PSA: Sexism and Women in Tech Support

*sigh* I was discriminated against today.

This post is not at all writing related, but it’s about sexism and the ridiculous places it comes from sometimes.

I work in internet, TV and cell phone tech support, and sadly, today was not by a long shot the first time I’ve had such a call: Lady gets on the line, has already worked herself up into a tizzy, and when I answer, and give my name, she says she wants to speak to a technician.

I’m a technician, I say, I can help you.

And then she says “No offense” but she wants to speak to a man.

In the past I’ve argued with these people, and eventually got them to hang up, but I figured I’d try something different. After failing to assure this woman that I could help her as well as any man, I let her rant hoping I could get enough information to help her anyway (at my company, we’re often nice that way, even if you’re being a douche – our bosses like to see it, it’s a job — we’re professionals).

Then when I got a chance to talk, I told her I was sorry she’d had so much difficulty with her service, but (in a very firm and level voice, not my nicey nice voice) that I was indeed very much offended that she didn’t believe that I could help her because I was a woman.

It can be really fun calling people on bullshit – she backpedaled then and said she was sorry, she shouldn’t have said that. We’re Canadians, and if there’s anything we can’t abide, it’s offending people.

Again, it’s sad that I get this “I want to talk to a man” as often as I do. And I honestly don’t recall ever getting it from a man. That’s the screwy thing, it’s always women who will come out with that. I’ve talked to men who didn’t think I could help them, and I could tell they had been expecting and hoping to talk to a man, but they won’t say it out loud. Women will. We’re shooting ourselves in the female empowering foot, ladies, come on.

And I’ll let you in on a secret. Those ladies may think that the girl doing tech support isn’t as capable as the guy, but it’s actually likely to be the opposite, and I’ll tell you why. It’s not because women are smarter than men. No, it’s because of those closed minded individuals who give women such a hard time working in the industry (not my coworkers, not my supervisors – they know I know my shit – it’s the customers on the phone who lack faith in the XX chromosome). It’s because there is so much more tolerance from customers for a man who hasn’t a clue what he’s doing, than there is for a woman. Which means, the only women who stick around are the ones who *really* know what they’re doing. They’re typically above average in know-how in the call center, just because if they weren’t, they’d get twice the abuse a man would take.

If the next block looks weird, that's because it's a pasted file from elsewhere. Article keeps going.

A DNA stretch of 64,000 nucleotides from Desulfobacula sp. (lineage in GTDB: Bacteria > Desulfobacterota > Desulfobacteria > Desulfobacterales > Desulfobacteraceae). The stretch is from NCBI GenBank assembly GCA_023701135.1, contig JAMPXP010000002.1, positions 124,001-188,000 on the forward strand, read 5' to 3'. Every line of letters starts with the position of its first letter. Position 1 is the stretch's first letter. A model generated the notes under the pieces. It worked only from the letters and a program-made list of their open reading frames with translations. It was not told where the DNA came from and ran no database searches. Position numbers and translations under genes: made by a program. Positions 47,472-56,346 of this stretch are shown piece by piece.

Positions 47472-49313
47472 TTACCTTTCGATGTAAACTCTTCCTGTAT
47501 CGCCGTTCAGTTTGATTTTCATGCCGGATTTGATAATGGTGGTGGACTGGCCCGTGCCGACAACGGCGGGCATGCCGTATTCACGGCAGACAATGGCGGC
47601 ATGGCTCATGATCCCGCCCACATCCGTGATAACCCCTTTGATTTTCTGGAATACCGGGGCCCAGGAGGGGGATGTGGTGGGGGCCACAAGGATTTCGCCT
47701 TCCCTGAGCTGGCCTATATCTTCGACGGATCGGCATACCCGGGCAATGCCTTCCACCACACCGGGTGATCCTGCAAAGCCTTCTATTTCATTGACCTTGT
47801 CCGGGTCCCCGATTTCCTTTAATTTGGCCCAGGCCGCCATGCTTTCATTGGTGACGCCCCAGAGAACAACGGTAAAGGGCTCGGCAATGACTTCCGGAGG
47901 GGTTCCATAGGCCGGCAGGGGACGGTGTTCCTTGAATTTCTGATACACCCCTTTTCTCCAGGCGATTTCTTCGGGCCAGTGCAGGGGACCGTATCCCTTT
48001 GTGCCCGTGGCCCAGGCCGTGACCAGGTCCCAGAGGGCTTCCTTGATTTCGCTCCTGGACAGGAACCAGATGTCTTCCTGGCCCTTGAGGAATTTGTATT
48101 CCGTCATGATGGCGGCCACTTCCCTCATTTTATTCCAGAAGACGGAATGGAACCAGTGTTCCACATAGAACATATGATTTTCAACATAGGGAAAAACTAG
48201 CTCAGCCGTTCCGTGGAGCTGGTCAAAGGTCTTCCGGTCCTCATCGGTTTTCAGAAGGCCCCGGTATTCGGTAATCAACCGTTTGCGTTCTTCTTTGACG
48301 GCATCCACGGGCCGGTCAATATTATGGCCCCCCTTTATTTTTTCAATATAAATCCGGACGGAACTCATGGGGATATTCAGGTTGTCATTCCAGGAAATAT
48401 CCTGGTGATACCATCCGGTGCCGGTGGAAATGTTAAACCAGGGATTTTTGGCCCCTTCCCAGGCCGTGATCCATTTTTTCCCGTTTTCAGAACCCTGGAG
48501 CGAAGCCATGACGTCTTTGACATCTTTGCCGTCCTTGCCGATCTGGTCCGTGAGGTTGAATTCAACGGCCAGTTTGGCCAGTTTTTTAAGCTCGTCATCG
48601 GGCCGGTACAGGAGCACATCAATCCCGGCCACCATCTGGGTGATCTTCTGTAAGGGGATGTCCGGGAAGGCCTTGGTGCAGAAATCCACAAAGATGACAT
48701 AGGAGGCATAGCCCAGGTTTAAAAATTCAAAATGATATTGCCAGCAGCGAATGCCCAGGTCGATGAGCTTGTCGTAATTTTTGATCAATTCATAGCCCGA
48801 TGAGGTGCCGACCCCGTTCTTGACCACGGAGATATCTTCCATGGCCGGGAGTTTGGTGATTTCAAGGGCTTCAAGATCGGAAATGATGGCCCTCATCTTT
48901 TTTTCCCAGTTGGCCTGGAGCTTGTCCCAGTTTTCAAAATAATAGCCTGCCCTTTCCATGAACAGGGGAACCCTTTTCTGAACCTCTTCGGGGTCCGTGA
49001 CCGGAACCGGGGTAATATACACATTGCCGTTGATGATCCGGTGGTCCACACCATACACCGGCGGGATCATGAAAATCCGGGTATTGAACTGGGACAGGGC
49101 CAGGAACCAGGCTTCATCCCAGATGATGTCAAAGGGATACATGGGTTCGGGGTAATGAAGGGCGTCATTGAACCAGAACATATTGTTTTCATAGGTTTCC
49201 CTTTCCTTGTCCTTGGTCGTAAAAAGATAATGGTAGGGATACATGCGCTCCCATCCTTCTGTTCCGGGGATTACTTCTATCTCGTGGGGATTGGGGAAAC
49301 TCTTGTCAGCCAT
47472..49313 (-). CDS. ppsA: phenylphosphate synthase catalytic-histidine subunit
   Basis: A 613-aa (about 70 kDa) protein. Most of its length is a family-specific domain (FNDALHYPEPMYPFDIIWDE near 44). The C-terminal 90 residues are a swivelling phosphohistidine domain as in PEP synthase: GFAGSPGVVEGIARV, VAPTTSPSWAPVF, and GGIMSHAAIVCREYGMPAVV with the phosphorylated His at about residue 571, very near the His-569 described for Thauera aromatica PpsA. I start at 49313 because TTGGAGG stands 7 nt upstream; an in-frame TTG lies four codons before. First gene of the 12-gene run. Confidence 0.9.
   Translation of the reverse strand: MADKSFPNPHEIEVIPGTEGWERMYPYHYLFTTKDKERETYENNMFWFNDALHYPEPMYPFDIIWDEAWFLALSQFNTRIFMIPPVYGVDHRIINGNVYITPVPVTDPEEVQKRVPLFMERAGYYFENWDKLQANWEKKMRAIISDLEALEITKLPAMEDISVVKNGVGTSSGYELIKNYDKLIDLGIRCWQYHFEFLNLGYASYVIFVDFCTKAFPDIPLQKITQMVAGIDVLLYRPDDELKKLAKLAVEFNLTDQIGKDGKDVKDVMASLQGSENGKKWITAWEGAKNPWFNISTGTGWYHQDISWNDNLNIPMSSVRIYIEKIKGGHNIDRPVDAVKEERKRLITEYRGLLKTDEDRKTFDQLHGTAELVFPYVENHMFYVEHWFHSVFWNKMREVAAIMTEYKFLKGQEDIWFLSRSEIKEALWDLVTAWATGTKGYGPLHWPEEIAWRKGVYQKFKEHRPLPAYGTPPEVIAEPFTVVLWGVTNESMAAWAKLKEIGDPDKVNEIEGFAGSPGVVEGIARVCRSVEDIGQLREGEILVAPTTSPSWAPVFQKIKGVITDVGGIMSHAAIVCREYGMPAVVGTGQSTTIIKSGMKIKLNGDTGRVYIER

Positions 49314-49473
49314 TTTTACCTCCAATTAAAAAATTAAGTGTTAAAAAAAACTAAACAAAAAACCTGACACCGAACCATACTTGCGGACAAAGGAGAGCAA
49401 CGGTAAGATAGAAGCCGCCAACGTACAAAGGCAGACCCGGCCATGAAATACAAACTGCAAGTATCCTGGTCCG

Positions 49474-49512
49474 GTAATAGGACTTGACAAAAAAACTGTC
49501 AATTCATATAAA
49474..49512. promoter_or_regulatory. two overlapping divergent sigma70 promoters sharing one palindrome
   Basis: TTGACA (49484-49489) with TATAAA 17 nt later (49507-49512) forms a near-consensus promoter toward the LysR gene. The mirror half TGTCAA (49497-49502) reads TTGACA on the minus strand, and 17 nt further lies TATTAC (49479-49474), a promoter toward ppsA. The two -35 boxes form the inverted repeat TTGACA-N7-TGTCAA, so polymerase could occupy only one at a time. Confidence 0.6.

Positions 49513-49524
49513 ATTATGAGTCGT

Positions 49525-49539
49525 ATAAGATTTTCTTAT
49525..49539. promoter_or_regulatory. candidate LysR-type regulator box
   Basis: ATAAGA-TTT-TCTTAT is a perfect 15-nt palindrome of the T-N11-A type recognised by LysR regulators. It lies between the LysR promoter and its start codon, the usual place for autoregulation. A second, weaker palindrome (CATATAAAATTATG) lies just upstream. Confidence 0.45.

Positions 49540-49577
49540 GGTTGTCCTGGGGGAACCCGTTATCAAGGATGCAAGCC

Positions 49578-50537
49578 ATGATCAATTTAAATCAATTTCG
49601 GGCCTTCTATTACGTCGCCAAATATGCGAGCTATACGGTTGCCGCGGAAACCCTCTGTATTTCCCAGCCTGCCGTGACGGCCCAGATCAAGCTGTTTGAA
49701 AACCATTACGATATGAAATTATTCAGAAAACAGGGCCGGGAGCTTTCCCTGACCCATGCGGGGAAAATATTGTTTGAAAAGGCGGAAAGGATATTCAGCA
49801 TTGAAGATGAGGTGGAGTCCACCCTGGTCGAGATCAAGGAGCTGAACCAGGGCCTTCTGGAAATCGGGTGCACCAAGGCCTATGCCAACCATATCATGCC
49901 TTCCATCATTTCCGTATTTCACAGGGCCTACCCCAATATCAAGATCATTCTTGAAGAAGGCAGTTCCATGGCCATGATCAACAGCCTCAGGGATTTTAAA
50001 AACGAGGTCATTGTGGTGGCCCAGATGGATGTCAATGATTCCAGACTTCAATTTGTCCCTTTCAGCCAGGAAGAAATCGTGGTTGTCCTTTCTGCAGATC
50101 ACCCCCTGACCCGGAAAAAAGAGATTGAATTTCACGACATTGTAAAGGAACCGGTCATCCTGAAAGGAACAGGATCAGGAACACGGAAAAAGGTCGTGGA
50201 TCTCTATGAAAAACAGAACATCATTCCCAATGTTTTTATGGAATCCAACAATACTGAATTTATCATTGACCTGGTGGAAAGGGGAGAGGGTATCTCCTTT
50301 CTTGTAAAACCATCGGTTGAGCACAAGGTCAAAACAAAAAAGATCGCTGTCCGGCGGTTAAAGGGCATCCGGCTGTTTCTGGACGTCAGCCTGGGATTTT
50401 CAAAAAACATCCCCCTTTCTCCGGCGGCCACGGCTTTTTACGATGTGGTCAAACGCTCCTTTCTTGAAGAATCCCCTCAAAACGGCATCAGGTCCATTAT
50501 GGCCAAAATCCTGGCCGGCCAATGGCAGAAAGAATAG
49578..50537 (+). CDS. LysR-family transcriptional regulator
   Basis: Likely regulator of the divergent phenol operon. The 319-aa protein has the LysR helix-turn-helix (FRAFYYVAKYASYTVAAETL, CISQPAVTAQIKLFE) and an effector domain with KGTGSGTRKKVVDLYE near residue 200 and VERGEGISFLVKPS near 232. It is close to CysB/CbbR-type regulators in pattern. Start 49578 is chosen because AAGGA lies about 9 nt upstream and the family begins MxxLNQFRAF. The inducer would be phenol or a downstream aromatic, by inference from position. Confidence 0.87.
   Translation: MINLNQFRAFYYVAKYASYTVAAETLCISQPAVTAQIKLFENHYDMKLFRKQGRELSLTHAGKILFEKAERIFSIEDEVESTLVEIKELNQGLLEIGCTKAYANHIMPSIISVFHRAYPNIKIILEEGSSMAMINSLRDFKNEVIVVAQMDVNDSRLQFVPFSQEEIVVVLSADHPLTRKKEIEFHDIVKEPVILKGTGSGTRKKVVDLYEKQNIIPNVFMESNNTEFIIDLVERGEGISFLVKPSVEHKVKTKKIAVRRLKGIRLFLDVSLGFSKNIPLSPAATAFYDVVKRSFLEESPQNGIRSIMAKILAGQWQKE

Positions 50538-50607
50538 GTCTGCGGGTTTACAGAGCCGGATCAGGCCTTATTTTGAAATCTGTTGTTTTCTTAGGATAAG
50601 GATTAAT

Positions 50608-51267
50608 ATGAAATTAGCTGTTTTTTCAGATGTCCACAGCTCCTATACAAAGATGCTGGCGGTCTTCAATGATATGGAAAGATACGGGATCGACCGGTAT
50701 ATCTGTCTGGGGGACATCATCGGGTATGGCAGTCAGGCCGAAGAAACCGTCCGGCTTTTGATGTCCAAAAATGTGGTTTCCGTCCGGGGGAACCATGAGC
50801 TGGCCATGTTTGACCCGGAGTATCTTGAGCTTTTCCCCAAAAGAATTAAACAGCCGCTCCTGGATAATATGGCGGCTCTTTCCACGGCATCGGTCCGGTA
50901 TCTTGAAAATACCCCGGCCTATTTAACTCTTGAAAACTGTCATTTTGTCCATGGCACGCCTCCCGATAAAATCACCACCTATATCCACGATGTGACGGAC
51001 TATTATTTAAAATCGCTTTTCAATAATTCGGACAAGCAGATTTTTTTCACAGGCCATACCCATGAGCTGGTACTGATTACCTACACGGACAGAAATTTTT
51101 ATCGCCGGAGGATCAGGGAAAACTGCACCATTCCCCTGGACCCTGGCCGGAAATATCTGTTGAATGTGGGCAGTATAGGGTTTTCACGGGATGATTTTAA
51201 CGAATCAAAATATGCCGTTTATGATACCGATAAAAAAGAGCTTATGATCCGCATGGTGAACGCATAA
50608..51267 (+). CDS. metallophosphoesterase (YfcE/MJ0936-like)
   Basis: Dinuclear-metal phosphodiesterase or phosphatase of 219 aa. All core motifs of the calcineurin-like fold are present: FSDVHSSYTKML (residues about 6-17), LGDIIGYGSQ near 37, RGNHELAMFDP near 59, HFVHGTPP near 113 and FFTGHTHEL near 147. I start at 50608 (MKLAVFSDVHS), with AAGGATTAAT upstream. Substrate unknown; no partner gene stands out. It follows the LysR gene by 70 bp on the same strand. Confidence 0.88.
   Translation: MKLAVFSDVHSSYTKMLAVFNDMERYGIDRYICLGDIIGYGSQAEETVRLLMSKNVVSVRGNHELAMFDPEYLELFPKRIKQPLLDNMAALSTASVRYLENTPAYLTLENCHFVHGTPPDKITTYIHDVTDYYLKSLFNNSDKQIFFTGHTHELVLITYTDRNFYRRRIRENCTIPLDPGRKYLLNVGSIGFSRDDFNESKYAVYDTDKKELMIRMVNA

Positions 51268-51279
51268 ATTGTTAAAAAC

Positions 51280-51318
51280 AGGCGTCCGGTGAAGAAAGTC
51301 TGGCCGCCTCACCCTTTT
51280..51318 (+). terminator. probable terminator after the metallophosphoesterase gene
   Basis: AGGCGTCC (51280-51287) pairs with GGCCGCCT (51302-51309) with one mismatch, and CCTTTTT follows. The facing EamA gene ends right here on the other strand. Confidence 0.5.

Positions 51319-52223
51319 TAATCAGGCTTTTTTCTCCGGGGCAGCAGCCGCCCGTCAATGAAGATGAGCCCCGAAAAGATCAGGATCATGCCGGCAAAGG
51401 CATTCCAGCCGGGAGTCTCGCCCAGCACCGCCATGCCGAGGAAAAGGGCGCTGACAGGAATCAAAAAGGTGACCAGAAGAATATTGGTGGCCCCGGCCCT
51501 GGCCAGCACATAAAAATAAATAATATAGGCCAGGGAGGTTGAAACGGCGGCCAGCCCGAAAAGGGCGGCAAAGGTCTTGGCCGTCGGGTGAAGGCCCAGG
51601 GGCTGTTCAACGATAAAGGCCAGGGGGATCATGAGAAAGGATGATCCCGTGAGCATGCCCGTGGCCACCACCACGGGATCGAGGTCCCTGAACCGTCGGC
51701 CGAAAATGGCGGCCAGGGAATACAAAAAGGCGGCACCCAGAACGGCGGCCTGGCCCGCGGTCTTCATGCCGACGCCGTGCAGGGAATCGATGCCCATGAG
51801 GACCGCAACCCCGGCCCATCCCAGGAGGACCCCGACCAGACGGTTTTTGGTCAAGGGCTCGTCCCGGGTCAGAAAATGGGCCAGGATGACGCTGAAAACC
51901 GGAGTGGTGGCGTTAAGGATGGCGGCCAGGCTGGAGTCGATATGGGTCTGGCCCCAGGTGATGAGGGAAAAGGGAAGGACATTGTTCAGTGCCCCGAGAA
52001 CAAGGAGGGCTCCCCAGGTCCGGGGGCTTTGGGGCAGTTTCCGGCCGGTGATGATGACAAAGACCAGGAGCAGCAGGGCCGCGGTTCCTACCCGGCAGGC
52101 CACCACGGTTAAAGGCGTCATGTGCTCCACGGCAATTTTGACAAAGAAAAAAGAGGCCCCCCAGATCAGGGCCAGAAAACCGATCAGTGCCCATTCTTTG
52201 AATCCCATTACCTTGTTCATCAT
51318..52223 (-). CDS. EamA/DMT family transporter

And this is why it’s still hard to be a woman these days, with all the laws made to protect us from discrimination, there’s still the asshattery that laws can’t stop people from committing, and other women are just as guilty of holding us down as men.

*sigh* Going back to writing now.  Gonna type out the edits on that chapter where the brothel madam complains about how men oppress her.

Advertisements

3 responses to “PSA: Sexism and Women in Tech Support

  1. I have to wonder if she holds onto a sense of her own lack of worth and carries that forward in her belief system as a natural, gender-based state. If she could shed that attitude perhaps she would have solved here tech issue herself.

    • I wholeheartedly agree with this statement, and I love it when I get a customer on the phone who’s interested in learning, and can hardly help going above the call of duty for such people to tell them anything they want to know about tech and troubleshooting.

  2. The strange thing is that I’ve had this happen to me in the reverse–I’ll be asking for help not because I’m incompetent, but because I tried figuring out the problem and just honestly don’t know what the next step is, and get a very unfriendly response when speaking to a male technician. Almost as if OF COURSE I can’t do it myself, I’m a woman, how dare I think that I can talk to him on his level when I ask questions about what he’s doing? That’s been more in person rather than over the phone. I’ve had several technicians come out to my place of business and because I’m the manager of the office, I’m the one they’re dealing with, and the amount of condescension I’ve gotten has been staggering. Not all men or all technicians are like that, of course, but I must have just run into some guys in really bad moods or something on those days, because they were not exactly engendering my customer loyalty with their comments. So if I had called you, I might have been relieved to talk to a woman–someone who would take me seriously without regard to my gender.

Leave a Reply

Fill in your details below or click an icon to log in:

WordPress.com Logo

You are commenting using your WordPress.com account. Log Out / Change )

Twitter picture

You are commenting using your Twitter account. Log Out / Change )

Facebook photo

You are commenting using your Facebook account. Log Out / Change )

Google+ photo

You are commenting using your Google+ account. Log Out / Change )

Connecting to %s